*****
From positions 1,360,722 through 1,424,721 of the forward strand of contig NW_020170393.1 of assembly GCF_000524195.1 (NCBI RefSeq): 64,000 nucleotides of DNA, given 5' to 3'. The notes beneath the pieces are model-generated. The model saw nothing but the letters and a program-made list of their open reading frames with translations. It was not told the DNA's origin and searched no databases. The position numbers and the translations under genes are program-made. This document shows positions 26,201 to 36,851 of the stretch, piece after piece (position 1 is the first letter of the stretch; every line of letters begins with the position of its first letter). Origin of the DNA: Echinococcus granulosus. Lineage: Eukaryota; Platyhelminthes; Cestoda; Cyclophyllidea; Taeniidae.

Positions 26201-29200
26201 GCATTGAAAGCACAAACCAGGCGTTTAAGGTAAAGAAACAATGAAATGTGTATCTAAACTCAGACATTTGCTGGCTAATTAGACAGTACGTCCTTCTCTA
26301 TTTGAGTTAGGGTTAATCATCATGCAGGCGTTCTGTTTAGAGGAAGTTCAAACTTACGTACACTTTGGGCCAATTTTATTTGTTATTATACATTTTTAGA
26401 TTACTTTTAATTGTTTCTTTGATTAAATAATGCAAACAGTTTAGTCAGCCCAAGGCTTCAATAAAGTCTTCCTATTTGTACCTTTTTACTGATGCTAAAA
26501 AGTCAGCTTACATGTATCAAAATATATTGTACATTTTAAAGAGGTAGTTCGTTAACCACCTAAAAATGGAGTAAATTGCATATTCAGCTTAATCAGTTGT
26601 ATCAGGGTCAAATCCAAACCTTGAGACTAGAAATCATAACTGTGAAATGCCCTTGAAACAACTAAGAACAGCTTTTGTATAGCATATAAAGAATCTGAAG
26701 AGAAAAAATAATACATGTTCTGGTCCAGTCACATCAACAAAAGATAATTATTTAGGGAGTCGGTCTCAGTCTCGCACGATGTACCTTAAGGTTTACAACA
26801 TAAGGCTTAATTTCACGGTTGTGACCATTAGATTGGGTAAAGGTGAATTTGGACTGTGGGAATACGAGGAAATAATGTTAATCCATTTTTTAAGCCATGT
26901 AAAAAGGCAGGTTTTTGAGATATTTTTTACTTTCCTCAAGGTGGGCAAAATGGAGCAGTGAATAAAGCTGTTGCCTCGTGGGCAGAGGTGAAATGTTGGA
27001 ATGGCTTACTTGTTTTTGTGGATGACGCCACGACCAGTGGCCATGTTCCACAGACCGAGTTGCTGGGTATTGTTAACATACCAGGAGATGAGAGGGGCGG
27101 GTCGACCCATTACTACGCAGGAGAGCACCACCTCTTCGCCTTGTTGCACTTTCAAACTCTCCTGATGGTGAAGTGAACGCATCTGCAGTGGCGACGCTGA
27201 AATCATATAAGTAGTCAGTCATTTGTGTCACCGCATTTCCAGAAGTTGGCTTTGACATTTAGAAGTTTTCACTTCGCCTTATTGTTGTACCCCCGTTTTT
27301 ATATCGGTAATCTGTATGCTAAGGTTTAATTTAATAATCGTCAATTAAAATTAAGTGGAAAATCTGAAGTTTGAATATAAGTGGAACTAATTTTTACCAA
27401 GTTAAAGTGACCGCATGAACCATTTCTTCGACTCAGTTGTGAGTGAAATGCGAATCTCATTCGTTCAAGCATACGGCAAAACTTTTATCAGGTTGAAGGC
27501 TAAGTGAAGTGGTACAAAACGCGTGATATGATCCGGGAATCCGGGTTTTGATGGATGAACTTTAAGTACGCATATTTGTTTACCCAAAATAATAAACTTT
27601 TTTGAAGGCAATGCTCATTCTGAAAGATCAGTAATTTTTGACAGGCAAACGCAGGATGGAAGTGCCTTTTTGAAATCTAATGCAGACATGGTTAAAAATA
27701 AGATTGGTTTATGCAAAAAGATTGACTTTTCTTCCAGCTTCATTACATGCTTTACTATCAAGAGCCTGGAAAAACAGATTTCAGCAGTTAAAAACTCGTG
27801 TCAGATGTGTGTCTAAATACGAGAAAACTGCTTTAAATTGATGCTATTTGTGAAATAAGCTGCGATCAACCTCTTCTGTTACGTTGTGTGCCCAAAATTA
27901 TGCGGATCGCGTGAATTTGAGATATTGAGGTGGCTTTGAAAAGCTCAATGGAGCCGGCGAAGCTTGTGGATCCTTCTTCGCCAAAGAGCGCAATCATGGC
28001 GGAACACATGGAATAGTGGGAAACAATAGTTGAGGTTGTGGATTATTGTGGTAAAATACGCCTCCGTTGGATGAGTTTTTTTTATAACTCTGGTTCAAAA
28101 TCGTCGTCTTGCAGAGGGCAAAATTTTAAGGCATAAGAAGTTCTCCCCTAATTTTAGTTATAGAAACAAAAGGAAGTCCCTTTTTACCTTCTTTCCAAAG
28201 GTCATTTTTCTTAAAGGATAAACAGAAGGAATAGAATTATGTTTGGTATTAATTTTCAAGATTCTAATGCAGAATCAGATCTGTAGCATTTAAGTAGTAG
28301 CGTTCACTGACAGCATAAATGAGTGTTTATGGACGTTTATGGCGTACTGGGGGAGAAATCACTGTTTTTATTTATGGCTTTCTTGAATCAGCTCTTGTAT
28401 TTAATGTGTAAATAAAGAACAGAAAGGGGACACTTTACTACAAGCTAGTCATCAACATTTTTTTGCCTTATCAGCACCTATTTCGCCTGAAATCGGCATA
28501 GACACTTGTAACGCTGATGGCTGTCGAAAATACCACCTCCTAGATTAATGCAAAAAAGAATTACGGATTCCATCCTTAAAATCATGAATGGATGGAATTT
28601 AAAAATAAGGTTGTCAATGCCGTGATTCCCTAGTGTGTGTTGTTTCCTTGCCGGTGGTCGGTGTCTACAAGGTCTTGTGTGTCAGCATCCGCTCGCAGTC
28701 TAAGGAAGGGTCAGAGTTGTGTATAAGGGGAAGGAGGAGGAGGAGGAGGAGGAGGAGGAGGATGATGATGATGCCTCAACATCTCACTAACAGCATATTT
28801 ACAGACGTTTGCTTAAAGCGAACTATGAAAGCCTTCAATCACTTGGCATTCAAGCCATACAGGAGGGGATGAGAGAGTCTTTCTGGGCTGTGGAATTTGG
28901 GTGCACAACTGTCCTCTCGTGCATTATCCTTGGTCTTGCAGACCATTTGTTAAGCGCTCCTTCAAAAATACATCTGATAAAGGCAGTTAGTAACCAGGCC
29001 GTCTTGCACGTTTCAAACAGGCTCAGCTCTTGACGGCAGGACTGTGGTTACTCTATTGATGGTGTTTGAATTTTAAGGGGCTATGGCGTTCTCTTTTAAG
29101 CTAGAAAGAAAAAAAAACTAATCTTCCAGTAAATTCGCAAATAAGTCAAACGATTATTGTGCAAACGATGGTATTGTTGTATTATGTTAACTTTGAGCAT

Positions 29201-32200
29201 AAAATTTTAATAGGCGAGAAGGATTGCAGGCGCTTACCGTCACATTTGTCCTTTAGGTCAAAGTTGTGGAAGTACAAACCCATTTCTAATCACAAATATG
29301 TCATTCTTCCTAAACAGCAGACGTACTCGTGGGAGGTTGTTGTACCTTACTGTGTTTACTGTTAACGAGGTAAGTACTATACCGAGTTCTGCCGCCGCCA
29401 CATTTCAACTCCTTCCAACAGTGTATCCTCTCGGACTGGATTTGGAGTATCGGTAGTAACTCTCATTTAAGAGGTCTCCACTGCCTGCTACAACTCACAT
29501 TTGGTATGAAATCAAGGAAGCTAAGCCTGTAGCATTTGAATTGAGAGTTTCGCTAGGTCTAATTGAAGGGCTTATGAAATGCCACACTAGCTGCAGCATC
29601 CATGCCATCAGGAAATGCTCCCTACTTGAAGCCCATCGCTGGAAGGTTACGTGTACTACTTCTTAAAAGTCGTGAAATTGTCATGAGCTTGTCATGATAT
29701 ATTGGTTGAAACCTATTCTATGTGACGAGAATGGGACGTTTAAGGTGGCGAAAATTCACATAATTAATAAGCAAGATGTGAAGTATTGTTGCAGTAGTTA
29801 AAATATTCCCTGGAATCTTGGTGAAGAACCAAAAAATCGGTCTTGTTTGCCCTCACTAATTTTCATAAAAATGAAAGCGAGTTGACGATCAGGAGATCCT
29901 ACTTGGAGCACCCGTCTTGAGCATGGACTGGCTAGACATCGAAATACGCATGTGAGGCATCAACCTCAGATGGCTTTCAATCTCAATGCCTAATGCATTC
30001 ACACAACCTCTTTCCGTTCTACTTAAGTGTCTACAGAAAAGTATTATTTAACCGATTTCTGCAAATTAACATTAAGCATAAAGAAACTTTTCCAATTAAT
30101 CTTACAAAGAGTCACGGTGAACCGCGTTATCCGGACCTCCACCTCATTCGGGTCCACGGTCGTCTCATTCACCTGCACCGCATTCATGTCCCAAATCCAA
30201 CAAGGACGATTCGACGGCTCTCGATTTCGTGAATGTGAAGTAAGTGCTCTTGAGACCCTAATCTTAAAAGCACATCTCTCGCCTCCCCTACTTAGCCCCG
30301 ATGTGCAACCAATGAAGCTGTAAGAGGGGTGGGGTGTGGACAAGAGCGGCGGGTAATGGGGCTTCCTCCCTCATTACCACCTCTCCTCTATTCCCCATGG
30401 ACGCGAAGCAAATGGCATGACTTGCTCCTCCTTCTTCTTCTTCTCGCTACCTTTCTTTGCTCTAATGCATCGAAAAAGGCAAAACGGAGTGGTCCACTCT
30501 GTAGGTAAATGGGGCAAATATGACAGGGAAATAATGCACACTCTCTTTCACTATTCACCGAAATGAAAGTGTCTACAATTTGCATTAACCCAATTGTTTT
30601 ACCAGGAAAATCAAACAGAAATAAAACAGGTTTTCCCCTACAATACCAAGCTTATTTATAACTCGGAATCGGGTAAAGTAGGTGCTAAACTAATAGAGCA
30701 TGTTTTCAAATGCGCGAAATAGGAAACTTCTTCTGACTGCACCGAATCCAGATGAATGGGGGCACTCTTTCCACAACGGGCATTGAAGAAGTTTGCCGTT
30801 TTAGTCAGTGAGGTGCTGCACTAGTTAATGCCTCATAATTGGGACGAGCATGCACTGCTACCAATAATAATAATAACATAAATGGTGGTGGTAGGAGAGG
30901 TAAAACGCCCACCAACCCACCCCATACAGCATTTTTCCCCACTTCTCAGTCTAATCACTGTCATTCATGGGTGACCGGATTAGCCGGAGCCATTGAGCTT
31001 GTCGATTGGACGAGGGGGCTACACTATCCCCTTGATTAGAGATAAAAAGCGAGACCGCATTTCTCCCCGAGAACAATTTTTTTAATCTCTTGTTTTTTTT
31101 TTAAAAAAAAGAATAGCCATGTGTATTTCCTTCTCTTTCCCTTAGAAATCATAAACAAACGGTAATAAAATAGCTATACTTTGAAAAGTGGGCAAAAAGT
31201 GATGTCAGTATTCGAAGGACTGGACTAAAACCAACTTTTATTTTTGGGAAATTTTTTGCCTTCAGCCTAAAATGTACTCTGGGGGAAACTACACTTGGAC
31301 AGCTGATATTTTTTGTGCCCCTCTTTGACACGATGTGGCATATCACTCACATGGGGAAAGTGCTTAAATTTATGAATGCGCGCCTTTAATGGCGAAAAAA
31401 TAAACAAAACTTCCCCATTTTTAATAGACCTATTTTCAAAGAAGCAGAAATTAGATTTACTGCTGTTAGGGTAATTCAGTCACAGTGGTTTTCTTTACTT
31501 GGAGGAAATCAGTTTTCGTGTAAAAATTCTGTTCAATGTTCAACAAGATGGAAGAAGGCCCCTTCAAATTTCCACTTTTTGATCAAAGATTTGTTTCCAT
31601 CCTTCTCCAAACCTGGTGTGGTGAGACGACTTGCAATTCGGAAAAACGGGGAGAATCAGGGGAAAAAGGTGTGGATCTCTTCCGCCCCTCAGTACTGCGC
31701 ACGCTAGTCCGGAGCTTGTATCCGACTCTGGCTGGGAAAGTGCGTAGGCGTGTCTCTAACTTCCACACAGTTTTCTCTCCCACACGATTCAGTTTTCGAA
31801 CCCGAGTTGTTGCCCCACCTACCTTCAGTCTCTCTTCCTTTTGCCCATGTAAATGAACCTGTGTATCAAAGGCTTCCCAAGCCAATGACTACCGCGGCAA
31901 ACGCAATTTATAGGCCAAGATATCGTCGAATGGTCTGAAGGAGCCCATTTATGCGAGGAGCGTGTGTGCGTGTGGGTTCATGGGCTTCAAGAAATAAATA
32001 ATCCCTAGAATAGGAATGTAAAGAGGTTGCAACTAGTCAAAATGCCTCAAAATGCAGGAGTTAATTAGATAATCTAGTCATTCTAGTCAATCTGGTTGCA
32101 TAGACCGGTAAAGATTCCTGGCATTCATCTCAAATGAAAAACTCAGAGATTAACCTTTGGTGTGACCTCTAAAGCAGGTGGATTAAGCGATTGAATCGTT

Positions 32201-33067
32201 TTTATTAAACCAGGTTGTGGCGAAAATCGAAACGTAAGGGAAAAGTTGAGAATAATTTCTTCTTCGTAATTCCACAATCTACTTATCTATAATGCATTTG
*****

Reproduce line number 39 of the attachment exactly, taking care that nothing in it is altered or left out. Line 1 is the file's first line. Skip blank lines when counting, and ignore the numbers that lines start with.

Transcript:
29701 ATTGGTTGAAACCTATTCTATGTGACGAGAATGGGACGTTTAAGGTGGCGAAAATTCACATAATTAATAAGCAAGATGTGAAGTATTGTTGCAGTAGTTA